Objective: To develop deeper understandings about nurses' perceptions of meaningful work and the contextual factors that impact finding meaning in work.
Background: Much has been written about nurses' job satisfaction and the impact on quality of health care. However, scant qualitative evidence exists regarding nurses' perceptions of meaningful work and how factors in the work environment influence their perceptions. The literature reveals links among work satisfaction, retention, quality of care, and meaningfulness in work.
Methods: Using a narrative design, researchers interviewed 13 public health nurses and 13 acute care nurses. Categorical-content analysis with Atlas.ti data management software was conducted separately for each group of nurses. This article reports results for acute care nurses.
Results: Twenty-four stories of meaningful moments were analyzed and categorized. Three primary themes of meaningful work emerged: connections, contributions, and recognition. Participants described learning-focused environment, teamwork, constructive management, and time with patients as facilitators of meaningfulness and task-focused environment, stressful relationships, and divisive management as barriers. Meaningful nursing roles were advocate, catalyst and guide, and caring presence.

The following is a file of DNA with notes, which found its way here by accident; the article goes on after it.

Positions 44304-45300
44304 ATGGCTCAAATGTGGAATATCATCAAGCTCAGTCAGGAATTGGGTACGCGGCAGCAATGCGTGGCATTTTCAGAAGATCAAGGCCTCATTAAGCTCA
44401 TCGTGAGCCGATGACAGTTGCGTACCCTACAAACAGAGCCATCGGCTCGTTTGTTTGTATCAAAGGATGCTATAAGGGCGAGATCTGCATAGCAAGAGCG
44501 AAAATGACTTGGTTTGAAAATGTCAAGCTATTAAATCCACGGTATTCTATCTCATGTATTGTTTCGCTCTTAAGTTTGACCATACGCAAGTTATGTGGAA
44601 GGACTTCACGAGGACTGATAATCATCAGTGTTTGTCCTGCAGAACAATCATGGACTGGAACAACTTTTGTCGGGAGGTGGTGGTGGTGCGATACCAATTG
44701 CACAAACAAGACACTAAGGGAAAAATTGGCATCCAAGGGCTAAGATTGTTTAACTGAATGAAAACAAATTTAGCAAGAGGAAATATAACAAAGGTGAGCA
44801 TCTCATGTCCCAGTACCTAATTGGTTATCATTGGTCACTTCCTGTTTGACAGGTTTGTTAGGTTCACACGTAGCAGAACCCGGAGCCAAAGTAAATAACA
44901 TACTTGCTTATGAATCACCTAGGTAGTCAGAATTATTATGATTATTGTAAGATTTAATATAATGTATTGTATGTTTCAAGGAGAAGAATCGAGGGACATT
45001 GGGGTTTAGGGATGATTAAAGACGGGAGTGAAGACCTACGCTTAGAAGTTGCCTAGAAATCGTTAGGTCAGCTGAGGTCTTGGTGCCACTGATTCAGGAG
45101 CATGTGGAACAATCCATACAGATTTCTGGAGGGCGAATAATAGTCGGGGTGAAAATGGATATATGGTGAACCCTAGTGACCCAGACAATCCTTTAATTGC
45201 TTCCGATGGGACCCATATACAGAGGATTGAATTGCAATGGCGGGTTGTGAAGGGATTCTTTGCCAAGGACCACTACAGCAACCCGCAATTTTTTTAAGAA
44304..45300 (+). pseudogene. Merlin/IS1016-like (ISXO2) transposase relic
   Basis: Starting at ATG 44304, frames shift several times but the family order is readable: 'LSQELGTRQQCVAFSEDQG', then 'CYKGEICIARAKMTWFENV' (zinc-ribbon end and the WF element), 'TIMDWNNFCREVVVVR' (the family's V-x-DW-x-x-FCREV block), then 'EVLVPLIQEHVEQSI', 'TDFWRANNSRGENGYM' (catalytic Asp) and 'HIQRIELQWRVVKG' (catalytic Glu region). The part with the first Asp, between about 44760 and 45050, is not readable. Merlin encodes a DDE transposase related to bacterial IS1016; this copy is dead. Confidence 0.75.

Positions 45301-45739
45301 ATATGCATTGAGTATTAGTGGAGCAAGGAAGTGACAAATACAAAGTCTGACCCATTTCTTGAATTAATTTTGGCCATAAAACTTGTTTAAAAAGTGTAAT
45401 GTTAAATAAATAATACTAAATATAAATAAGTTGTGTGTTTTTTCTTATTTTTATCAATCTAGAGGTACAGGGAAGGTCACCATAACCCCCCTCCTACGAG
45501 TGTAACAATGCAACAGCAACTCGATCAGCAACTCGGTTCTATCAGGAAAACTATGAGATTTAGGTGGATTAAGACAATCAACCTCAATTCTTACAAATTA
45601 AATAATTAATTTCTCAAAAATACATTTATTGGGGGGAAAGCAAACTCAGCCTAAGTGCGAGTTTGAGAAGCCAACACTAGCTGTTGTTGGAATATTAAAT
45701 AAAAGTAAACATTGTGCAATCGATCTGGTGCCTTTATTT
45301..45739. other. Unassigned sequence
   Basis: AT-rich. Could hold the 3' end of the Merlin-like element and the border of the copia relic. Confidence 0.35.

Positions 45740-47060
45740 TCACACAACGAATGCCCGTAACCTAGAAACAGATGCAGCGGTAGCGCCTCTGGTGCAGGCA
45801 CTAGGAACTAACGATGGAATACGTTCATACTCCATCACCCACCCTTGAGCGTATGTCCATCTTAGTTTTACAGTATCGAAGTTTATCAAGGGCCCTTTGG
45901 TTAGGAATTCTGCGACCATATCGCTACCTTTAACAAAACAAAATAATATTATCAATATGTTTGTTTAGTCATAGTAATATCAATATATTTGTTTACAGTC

Conclusions: Nurse administrators are the key to improving quality of care by nurturing opportunities for nurses to find meaning and satisfaction in their work. Study findings provide nurse leaders with new avenues for improving work environments and job satisfaction to potentially enhance healthcare outcomes.
© 2012 Wiley Periodicals, Inc.